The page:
Big Brother Mars: NASA has opened registration for a kind of Big Brother edition set on Mars. All kidding aside, the space agency will select a crew to participate in a simulated mission to explore the red planet. The project will serve as a preparation to identify the real challenges of a possible future trip, by studying how individuals will behave under a rigorous and long-term regime on an Earth base.
This type of initiative is called an analogous mission, which takes place through field tests in built locations that resemble extreme environments. In this situation, it is observed how the human body responds to physical and mental effects. It is a low-cost alternative that provides solutions to potential problems in space flight and supports research to develop more efficient methods and technologies.
“[This] analogous mission is essential for testing solutions that meet the complex needs of life on the Martian surface. Earth simulations will help us understand and combat the physical and mental challenges astronauts will face before departing,” said Grace Douglas, NASA scientist, in an official statement.
In this case, the current project will last for one year and is scheduled to start in 2022. The habitat should be as realistic as possible regarding the reality of the Martian surface and the spacecraft that will carry the astronauts. They will live in an approximately 158-square-meter module called Mars Dune Alpha—comprised of private bedrooms, two bathrooms, a kitchen and areas for recreation, medical care, exercise and laboratories.
The site will put isolation to the test, with resource limitations, equipment failure, communications delay, as well as other stressors, with a significant workday. After “disembarking”, the crew must conduct “space” walks and scientific research, using virtual reality and robotic controls. Such a set of scenarios and actions can provide important data for the development of systems in a real exploration.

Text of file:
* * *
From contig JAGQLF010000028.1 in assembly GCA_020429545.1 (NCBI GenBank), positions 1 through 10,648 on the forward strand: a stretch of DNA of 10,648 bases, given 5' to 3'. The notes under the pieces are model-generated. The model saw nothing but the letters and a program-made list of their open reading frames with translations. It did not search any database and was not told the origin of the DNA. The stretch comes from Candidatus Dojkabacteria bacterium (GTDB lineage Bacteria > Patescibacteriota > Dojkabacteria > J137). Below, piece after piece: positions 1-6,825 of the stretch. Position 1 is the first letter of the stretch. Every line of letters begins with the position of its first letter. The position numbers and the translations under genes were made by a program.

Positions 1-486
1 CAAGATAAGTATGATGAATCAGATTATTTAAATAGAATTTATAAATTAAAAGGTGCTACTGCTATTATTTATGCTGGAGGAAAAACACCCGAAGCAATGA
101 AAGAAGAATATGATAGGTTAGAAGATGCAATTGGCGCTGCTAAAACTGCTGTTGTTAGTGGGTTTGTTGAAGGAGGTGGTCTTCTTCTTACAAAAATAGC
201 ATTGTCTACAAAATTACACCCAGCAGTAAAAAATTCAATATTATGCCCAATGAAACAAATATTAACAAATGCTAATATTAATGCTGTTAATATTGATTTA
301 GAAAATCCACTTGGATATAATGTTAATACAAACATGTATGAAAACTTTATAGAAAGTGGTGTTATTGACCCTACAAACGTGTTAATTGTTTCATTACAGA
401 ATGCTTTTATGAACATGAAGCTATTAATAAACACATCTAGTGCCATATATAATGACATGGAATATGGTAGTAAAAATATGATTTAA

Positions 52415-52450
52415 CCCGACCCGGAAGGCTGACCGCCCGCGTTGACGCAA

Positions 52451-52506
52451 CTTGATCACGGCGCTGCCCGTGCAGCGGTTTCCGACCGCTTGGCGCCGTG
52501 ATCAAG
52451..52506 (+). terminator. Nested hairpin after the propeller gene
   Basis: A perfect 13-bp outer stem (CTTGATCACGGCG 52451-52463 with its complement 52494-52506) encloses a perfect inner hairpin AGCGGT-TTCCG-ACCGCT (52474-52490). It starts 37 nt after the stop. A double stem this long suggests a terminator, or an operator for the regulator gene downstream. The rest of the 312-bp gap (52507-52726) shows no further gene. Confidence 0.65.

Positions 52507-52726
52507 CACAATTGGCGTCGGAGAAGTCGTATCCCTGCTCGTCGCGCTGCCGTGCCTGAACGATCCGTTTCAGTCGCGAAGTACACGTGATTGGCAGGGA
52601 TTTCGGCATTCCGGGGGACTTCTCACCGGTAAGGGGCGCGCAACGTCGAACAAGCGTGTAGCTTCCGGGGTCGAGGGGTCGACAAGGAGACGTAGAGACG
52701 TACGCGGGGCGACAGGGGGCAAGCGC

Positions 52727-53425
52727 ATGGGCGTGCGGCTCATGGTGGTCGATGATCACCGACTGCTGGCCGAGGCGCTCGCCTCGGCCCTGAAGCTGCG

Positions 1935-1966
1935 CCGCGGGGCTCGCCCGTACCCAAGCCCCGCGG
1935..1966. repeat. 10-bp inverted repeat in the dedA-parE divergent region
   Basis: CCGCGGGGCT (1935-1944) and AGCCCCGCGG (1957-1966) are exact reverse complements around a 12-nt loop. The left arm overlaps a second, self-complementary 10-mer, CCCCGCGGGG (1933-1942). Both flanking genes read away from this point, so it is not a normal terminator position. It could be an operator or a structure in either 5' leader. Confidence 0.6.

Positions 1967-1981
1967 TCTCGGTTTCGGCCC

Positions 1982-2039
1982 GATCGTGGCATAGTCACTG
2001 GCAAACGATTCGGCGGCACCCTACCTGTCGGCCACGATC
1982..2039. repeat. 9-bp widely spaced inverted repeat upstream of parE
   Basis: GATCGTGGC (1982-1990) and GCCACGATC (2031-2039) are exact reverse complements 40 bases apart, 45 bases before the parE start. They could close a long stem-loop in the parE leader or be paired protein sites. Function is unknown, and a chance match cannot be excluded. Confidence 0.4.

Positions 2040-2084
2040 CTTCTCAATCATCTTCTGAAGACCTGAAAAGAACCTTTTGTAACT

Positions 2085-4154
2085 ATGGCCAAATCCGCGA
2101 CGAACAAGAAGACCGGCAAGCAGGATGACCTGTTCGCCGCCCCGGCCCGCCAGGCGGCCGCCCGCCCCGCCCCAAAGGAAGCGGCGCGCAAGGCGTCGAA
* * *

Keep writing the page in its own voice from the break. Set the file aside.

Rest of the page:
In some ways, it’s similar to what Mark Watney (Matt Damon) experienced in “Lost on Mars” (2015), a film based on the eponymous book by American writer Andy Weir.
How to apply for the NASA simulation?
Selection to participate in the scientific adventure will follow NASA’s standard criteria for astronaut candidates. Those interested must present US citizenship or a visa that proves permanent residence in the country, proficiency in the English language and be between 30 and 55 years old, in addition to not being a smoker.
Other requirements involve having a master’s degree — from an accredited institution — in engineering, math, biological, physical, medical or computer science, with at least two years of work experience or a minimum of 1,000 hours flying an aircraft. Candidates who have completed military officer training with four years of experience may also be considered.
Finalists will undergo medical and psychological assessments to determine their ability to fulfill the role — a selection process that can take more than a year to complete.